Bishop Laise, now retired, also refused to permit Communion in the hand in his diocese, as has his successor.
Also in 2008, Mgr. Guido Marini, Master of Pontifical Ceremonies, in an interview with L’Osservatore Romano, responding to the question of whether the Pope intended to make Communion on the tongue while kneeling mandatory at his Papal Masses, said:
“I really think so. In this regard it is necessary not to forget that the distribution of Communion in the hand remains, even now, from the juridical standpoint, an indult from the universal law, conceded by the Holy See to those Bishops’ Conferences which requested it. The method adopted by Benedict XVI tends to underscore the force of the norm valid for the whole Church.”One year later, On July 22, 2009, Cardinal Llovera, Prefect of the Congregation for Divine Worship and Discipline of the Sacraments, speaking to Life Site News, said: “It is the mission of this Congregation to work to promote Pope Benedict’s emphasis on the traditional practices of liturgy, such as reception of Communion on the tongue while kneeling.”
These statements clarify three very essential points for Catholics today:
- Communion in the hand was not initiated by Vatican II or the Conciliar Popes.
- Communion in the hand is “an indult” from the universal law of the Church, which remains that of kneeling to receive Holy Communion on the tongue.
- Communion in the hand is not the traditional practice of the Church’s liturgy.
The truth is that Communion in the hand was introduced illicitly into the Church in the mid 1960s. Pope Paul VI lamented this fact in his May 1969 ‘Instruction’ Memoriale Domini, stating: “in certain communities and in certain places this practice has been introduced without prior approval having been requested of the Holy See…”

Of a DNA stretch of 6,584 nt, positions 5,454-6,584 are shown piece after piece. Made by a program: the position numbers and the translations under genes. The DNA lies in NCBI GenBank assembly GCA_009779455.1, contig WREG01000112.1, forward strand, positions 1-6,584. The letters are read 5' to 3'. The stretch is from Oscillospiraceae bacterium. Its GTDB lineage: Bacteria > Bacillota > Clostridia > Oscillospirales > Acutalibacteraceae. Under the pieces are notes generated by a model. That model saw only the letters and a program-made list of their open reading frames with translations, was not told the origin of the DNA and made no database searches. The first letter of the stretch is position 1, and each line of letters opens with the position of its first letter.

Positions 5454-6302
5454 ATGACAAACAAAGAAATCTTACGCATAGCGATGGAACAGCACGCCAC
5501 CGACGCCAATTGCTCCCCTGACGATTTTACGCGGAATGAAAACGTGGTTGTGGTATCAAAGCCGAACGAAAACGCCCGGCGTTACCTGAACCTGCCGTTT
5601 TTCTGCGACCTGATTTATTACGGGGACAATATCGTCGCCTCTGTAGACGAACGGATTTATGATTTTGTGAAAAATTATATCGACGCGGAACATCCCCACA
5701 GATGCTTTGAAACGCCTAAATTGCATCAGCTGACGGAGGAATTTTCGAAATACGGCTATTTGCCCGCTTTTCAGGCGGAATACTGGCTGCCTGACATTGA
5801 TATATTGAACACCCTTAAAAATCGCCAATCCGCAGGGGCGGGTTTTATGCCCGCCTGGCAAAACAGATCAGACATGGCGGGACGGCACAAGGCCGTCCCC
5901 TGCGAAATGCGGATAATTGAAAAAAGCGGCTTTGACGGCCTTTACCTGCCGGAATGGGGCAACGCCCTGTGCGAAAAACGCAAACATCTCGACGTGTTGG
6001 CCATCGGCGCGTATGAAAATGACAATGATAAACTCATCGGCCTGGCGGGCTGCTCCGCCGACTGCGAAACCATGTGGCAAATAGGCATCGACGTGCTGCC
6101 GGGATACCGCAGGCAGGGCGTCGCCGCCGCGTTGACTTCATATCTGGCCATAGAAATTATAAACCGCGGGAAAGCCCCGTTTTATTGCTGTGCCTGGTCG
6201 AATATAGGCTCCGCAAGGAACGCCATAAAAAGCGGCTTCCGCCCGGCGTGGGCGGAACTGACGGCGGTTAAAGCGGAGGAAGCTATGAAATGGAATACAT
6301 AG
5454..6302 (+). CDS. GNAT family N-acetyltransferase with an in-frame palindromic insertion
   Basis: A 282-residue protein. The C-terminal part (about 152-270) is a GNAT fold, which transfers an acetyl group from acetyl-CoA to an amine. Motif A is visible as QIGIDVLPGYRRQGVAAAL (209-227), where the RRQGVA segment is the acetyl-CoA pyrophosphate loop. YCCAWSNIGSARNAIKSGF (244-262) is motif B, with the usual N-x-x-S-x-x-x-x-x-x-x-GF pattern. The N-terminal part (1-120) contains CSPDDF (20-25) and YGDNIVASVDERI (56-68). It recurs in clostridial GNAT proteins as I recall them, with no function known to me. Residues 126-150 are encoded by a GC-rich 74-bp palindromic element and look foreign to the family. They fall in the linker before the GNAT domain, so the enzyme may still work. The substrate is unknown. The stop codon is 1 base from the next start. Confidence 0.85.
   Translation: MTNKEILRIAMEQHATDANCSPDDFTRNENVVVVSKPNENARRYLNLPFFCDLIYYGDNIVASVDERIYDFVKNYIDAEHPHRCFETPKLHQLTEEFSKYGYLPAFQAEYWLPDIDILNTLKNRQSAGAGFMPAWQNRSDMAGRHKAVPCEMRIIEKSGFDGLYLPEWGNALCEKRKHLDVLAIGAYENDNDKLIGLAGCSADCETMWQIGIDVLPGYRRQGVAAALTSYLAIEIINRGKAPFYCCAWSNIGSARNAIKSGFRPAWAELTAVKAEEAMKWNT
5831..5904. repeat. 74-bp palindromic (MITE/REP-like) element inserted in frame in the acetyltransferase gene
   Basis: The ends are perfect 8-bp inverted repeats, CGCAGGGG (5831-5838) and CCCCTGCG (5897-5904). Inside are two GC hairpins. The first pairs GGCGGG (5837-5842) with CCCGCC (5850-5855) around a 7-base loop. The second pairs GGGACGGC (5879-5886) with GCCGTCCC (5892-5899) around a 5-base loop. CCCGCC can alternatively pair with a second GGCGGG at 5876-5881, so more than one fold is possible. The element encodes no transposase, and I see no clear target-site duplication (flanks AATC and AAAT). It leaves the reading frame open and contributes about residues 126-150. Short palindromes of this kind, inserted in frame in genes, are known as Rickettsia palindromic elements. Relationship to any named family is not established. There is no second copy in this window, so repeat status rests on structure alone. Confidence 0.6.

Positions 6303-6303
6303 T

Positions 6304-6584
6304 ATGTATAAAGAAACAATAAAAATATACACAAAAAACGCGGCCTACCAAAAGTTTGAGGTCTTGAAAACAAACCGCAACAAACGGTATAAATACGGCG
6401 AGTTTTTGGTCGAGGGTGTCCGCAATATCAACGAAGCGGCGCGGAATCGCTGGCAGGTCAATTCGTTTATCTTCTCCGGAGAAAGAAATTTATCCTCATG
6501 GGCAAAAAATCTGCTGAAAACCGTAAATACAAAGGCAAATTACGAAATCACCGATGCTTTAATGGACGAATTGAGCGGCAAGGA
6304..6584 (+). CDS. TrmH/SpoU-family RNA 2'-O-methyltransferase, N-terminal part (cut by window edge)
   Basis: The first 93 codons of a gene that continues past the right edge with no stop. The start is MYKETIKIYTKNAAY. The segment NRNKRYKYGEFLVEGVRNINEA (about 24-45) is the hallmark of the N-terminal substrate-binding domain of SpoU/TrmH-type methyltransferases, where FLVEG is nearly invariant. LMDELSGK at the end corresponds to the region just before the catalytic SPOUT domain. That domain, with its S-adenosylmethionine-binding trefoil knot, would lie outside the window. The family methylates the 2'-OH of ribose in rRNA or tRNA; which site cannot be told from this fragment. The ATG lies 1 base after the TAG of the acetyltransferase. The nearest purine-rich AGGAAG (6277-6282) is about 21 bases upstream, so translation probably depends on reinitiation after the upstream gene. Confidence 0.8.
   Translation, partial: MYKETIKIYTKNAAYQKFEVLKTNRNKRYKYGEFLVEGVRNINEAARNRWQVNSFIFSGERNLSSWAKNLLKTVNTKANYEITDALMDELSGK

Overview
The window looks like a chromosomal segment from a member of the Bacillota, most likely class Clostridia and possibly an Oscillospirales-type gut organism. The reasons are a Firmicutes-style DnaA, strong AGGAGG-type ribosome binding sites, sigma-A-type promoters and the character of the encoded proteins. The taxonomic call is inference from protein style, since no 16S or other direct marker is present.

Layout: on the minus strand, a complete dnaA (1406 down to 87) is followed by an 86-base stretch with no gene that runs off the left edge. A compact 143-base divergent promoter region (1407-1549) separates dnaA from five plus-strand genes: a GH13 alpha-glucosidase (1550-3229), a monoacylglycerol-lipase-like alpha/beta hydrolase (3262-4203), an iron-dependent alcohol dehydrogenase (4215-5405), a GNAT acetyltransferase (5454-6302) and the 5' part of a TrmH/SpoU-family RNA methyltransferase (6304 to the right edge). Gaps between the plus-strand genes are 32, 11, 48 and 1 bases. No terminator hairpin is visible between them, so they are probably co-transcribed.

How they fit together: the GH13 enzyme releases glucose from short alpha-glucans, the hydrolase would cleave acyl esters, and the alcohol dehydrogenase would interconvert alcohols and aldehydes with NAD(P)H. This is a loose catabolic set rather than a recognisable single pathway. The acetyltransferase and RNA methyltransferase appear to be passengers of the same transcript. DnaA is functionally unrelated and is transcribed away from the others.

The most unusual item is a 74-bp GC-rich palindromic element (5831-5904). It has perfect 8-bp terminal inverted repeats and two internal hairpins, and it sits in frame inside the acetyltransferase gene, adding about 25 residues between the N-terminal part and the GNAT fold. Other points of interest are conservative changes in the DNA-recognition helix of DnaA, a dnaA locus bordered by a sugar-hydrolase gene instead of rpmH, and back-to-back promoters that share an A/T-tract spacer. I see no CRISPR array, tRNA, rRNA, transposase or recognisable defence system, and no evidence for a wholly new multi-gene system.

In the same document the Pope upholds the Traditional practice, declaring: “the Holy Father has decided not to change the existing way of administering Holy Communion to the faithful… The Apostolic See therefore emphatically urges bishops, priests and laity to obey carefully the law which is still valid and which has again been confirmed.”
While it is true that Paul VI in Memoriale Domini provided for an indult under strict conditions for those countries were the “contrary usage” had then come to prevail, it is clear from the wording of the document that this provision was restricted to those countries alone. At the time, these were Germany, Holland, Belgium and France.
The intention of the Pontiff was evidently to isolate the novelty of the “contrary usage,” which he prophetically warned carries with it “… the danger of a loss of reverence for the august sacrament of the altar, of profanation, of adulterating the true doctrine.”
How the indult thereafter came to spread into many other countries is best explained by Bishop Laise, who writes: “These initiatives frequently could not be suppressed because they had spread too widely. With his great kindness and prudence, the Holy Father has frequently ceded, and many times he has done so against his will.”
He then adds: “If the legislation did not change [that Communion on the tongue is the lawful practice], the obvious conclusion is that the only reason for the extension of the rite [of the practice of Communion in the hand] is that the Bishops did not listen to the vehement exhortation of Paul VI to diligently submit to the law in force and again confirmed.” [MD] (16).
That law of 1500 years has not been abrogated or superseded. This is the message Pope Benedict XVI is sending to the Church today. It is the message par excellence of St. Thomas Aquinas, who wrote: “out of reverence for this Sacrament, nothing touches it but what is consecrated.” (Summa, III, Q. 82. Art. 3).
In this Year of Faith, then, I hope every priest will weigh seriously the matter of Communion in the hand, which today is sadly more reminiscent of the practice introduced by the Protestant Reformers of the 16th century than that of the early Christians.
More importantly, I urge the Bishops to follow the Holy Father’s example of humble love for Our Eucharistic Lord by discouraging this “contrary usage” with its clear and proven dangers to faith and reverence.
To these I beg urgent reflection on this closing observation of Bishop Laise:
“With Communion in the hand, a miracle would be required during each distribution of Communion to avoid some Particles from falling to the ground or remaining in the hand of the faithful….Let us speak clearly: whoever receives Communion in the mouth not only follows exactly the tradition handed down but also the wish by the last Popes and thus avoids placing himself in the occasion of committing a sin by negligently dropping a fragment of the Body of Christ.”
© Martin Blackshaw